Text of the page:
3 while Moses went up to God. The LORD called to him out of the mountain, saying, “Thus you shall say to the house of Jacob, and tell the people of Israel: 4 ‘You yourselves have seen what I did to the Egyptians, and how I bore you on eagles’ wings and brought you to myself. 5 Now therefore, if you will indeed obey my voice and keep my covenant, you shall be my treasured possession among all peoples, for all the earth is mine; 6 and you shall be to me a kingdom of priests and a holy nation.’ These are the words that you shall speak to the people of Israel.”
The Holy Bible: English Standard Version. (2016). (Ex 19:3–6). Wheaton, IL: Crossway Bibles.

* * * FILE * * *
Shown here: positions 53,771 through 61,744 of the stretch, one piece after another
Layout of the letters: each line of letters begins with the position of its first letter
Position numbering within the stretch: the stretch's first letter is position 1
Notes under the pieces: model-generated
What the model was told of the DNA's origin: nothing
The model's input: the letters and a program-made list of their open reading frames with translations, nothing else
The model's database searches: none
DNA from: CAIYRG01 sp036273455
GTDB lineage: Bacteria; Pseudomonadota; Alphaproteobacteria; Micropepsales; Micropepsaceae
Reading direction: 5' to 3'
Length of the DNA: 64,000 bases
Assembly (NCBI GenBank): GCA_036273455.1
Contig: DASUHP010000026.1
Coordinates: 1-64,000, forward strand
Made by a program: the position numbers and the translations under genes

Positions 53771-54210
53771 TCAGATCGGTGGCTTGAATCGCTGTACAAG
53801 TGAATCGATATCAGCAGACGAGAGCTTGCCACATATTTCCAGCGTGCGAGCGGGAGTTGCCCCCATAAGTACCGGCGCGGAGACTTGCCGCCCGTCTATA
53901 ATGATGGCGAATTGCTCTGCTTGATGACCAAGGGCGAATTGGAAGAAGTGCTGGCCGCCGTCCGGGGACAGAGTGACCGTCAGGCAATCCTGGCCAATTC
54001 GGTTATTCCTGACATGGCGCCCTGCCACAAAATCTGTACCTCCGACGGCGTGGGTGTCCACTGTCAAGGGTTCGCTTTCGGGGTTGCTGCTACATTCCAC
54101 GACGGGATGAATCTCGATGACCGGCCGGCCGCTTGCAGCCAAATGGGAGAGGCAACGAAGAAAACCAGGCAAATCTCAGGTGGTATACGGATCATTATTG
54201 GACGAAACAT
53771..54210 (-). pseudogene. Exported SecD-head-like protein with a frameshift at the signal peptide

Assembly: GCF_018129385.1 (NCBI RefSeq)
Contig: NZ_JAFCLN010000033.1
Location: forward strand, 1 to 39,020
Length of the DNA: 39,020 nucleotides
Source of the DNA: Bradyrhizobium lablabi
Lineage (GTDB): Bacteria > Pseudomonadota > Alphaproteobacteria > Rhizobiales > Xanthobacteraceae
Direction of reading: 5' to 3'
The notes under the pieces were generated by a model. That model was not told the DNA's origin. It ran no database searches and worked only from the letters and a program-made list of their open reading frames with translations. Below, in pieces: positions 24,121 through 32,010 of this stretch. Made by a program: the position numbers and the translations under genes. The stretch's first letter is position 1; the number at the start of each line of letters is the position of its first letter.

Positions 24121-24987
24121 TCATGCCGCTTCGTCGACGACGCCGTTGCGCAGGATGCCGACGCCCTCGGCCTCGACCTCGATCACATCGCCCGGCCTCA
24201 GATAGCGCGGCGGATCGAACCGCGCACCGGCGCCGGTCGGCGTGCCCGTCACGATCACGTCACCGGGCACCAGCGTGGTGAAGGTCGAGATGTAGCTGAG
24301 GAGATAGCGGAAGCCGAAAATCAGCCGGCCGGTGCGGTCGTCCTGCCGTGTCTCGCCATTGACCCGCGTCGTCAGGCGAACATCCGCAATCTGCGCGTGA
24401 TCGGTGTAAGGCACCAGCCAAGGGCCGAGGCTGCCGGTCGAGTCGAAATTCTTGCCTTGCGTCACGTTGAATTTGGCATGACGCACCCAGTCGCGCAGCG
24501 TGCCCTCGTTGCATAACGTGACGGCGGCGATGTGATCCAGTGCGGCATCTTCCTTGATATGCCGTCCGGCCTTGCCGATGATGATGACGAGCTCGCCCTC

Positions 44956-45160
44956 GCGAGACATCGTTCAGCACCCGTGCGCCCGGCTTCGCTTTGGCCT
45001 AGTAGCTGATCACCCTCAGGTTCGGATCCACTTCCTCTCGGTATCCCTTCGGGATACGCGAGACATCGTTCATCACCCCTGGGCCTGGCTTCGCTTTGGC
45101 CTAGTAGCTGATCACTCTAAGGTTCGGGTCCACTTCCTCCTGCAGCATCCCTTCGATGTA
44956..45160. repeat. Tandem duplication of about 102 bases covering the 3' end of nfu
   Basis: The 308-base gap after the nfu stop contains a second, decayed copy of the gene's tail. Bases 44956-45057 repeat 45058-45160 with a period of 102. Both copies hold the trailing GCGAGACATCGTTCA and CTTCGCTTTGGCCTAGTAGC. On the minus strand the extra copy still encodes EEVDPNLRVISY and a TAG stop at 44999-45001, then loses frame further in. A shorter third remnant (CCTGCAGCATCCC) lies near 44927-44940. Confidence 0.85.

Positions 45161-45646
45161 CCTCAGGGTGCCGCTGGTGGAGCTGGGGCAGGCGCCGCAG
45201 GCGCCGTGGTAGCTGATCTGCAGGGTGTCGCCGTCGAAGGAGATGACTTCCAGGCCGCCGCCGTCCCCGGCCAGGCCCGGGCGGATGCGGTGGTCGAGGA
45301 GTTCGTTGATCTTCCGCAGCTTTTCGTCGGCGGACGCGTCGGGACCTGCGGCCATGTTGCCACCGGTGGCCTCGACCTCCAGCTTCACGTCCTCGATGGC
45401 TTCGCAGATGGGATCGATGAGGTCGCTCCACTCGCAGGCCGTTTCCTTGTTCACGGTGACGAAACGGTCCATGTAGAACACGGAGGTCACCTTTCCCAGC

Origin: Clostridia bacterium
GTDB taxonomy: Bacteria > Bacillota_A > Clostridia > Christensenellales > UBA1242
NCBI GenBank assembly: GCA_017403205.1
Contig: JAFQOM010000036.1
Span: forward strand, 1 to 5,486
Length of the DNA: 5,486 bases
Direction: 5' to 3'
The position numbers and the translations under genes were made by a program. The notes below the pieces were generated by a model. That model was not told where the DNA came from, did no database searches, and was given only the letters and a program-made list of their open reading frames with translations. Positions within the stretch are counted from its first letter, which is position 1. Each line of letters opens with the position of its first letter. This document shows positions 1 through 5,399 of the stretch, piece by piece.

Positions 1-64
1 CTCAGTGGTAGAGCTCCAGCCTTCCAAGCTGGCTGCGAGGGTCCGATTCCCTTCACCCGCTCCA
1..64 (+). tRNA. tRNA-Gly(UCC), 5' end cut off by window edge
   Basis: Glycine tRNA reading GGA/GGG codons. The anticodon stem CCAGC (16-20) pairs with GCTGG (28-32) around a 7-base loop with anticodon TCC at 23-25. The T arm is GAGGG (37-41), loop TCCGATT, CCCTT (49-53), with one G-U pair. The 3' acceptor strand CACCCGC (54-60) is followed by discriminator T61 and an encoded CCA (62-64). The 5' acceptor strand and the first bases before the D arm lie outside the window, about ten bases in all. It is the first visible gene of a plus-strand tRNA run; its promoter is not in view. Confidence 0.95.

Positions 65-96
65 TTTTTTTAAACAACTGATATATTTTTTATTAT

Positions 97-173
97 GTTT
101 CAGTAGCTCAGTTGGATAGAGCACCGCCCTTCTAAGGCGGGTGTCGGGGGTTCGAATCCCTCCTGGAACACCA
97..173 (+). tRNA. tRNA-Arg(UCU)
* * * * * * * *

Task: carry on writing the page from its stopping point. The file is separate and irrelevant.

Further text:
3–6 The “sign” given to Moses in 3:12 is fulfilled here (v. 3): he has returned to the “mountain of God” (3:1). When Moses “goes up” (see Notes) the mountain, Yahweh delivers his “eagles’ wings speech.” A twofold title is used for God’s people (v. 3): “house of Jacob” (a reminder of their humble beginnings; cf. Ge 28:13; 35:11; 49:7) and “the people of Israel” (a statement as to what they have become: a nation).
While it is difficult to determine for certain, it seems that Moses makes three trips up the mountain of God in this chapter (19:3–7, 8–14, and 20–25).
The metaphor of the eagles’ wings could refer to one of the eight species of eagles (nešārim) found in Syria, Palestine, and Arabia. But most likely it is the Palestinian vulture. This metaphor is developed most extensively in Deuteronomy 32:9–11, where the loving compassion, protection, strength, and watchfulness of God are compared to the majestic bird’s attributes. As the young eagles are carried on the adult wings and brought out of their nests and taught to fly, so Yahweh has lovingly carried and safely delivered Israel. Moses writes in Deuteronomy: